China’s exports unexpectedly fell in September
from year earlier, pointing to fragile global demand and questions about the
recording of Hong Kong trade. Meanwhile, China's consumer price index (CPI) rose 3.1% year
on year in September, up from 2.6% in August, the National Bureau of Statistics
(NBS) said on Monday.
Exports fell unexpectedly 0.3% in September from
a year earlier, customs data showed on Saturday, ending two consecutive months
of rises. Imports, however, rose 7.4% last month from a year ago, accelerating
from August's 7% rise, the General Administration of Customs (GAC) said.
The trade surplus was US$15.2bn in September,
compared with $28.52bn in August and 44.7% less than the same month last year.
Taking into account exchange rate fluctuations,
the country's foreign trade volume rose 3.3% in September, down from August's
7.1% increase and July's 7.8% rise, said Zheng Yuesheng, a GAC spokesman,
according to a report by Xinhua, the official news agency.
Despite the fall in September, Zheng expected the country's exports to maintain
a stable development during the next two or three months, based on a survey of
2,000 export enterprises.
"China's dependence on external demand weakened," Zheng said, which showed
the country's economic development was transforming from being driven by
external demand to domestic demand.
“It’s all quite murky,” Bloomberg quotes Shen
Jianguang, Hong Kong-based chief Asia economist at Mizuho Securities Asia Ltd.,
citing the impact of inflated export data that started late last year, fewer
working days due to the timing of the Mid-Autumn Festival holiday and currency
volatility in Southeast Asia. “There has been an export recovery since July to
the US and Europe but it’s been pretty weak,” Shen said. “The driving force for
China’s recovery at this stage is still housing and infrastructure investment.”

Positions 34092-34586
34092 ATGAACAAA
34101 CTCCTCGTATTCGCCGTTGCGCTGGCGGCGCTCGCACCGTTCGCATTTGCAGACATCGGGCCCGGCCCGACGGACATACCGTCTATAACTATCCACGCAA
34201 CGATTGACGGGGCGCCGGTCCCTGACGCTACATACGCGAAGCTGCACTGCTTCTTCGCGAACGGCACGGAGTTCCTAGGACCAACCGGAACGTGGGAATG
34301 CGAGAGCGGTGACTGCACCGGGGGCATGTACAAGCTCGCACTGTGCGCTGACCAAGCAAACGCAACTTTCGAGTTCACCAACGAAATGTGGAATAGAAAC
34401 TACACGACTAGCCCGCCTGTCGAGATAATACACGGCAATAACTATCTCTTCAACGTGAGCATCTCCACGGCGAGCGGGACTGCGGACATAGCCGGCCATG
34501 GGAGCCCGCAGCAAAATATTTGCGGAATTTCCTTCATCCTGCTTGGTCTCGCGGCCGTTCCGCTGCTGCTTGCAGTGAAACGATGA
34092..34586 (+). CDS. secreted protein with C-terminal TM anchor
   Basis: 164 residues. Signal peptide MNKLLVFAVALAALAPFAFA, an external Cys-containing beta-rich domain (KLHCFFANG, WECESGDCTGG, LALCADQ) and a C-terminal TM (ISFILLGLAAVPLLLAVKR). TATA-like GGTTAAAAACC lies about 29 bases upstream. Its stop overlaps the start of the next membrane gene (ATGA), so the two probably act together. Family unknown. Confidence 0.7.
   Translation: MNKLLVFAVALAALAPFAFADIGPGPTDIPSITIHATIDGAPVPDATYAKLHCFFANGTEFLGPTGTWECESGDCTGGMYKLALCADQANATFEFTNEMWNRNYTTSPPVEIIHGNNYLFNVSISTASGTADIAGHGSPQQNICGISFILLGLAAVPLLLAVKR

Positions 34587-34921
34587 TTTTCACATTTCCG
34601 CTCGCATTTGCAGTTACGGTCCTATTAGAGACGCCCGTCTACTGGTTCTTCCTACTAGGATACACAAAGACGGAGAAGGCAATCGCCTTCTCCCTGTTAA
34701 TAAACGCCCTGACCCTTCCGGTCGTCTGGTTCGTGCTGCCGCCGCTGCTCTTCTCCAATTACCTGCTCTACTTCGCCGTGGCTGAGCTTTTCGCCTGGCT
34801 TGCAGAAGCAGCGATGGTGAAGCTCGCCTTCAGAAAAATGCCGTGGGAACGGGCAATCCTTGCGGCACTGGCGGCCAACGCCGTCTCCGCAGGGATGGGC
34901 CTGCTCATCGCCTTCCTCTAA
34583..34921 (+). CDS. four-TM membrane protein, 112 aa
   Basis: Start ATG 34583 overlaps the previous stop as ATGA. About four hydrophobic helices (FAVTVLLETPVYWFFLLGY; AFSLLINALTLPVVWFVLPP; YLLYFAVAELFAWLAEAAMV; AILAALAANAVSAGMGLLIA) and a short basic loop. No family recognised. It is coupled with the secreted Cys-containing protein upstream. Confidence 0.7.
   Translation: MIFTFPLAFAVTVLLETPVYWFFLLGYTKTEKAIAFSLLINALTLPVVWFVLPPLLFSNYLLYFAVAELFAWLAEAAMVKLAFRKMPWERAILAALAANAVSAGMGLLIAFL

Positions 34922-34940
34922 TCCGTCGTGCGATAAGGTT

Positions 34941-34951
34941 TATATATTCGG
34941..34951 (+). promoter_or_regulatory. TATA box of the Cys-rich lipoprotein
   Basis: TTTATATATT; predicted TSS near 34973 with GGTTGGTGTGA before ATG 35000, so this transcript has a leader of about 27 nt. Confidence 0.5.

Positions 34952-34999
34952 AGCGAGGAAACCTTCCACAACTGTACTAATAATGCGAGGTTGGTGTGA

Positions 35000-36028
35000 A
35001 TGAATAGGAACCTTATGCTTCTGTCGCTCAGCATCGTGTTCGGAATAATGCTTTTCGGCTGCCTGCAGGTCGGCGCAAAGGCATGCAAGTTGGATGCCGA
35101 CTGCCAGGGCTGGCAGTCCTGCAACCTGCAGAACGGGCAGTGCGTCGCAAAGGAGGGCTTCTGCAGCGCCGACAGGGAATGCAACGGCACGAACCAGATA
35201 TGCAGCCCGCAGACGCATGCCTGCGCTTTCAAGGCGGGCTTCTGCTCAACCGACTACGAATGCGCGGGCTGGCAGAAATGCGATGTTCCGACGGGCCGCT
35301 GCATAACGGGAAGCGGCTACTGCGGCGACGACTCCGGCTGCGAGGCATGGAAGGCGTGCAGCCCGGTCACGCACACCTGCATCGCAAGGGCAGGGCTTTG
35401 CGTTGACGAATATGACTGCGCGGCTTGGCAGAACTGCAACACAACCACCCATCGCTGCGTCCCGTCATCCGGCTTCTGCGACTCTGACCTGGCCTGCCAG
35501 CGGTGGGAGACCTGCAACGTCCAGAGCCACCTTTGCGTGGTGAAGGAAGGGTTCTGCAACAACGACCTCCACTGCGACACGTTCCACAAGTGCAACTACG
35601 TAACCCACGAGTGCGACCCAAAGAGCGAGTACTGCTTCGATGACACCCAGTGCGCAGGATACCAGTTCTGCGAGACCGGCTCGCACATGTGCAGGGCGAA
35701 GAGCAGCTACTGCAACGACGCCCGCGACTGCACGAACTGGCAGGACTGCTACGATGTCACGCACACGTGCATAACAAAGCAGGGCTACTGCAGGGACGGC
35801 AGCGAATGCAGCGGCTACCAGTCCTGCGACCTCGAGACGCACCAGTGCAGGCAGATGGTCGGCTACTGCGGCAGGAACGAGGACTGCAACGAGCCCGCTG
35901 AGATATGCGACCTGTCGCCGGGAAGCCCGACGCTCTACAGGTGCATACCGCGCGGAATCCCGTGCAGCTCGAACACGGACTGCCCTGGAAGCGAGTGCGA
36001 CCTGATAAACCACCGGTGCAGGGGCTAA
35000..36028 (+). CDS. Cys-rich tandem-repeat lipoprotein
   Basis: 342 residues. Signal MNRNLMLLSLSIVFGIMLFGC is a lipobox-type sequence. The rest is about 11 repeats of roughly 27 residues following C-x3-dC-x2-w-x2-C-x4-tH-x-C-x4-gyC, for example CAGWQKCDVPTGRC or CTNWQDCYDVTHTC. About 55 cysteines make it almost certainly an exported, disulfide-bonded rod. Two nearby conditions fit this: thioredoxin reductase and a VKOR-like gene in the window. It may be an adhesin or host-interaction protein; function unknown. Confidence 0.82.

In the first nine months of the year, exports and
imports gained 7.7% from a year earlier, with the trade surplus growing 14.4%
year on year to $169.4bn.
Trade with the European Union, the
nation's largest trade partner, dipped 0.8% year on year during the
January-September period, compared with a 3.1% decrease registered in the first
half of 2013.
Trade with the United States, China's
second-largest trade partner, rose 6.7% in the first nine months, while that
with ASEAN (Association of Southeast Asian Nations) members increased
Zheng said there were signs of recovery for
Sino-Japanese foreign trade in the second half of the year, with the rate of
decrease in bilateral trade easing for three straight months since July.
The country's exports to Japan edged up
1.5% year on year last month, reversing a declining trend starting from July
2012, he said.
Although September's trade data seemed to suggest
a sign of weakening exports, many economists were upbeat.
China's growth slowed to 7.5% in the second
quarter. It is scheduled to release third-quarter growth data this Friday.
"We expect the recovery will last until the end of the year but is likely to
slow down moderately again in 2014," JP Morgan China economist Zhu Haibin said.
Xinhua reports that in the first nine months, year-on-year CPI growth stood at 2.5% on
average, well below the government's full-year target of 3.5%.
Yu Qiumei, a senior statistician with the bureau, attributed the rise in
September mainly to a rebound in food prices due to the holiday effect, as well
as droughts and floods in some regions. Food prices account for about one-third
of the CPI calculation.
Last month, food prices rose 6.1% year on year, while prices of
non-food products, including clothing, home appliances and daily necessities,
moved up 1.6%, according to the NBS.
"Floods in the north, high temperature in the south, as well as typhoons have
affected the supply of vegetables and fruits," said Niu Li, an expert with the
State Information Center (SIC).
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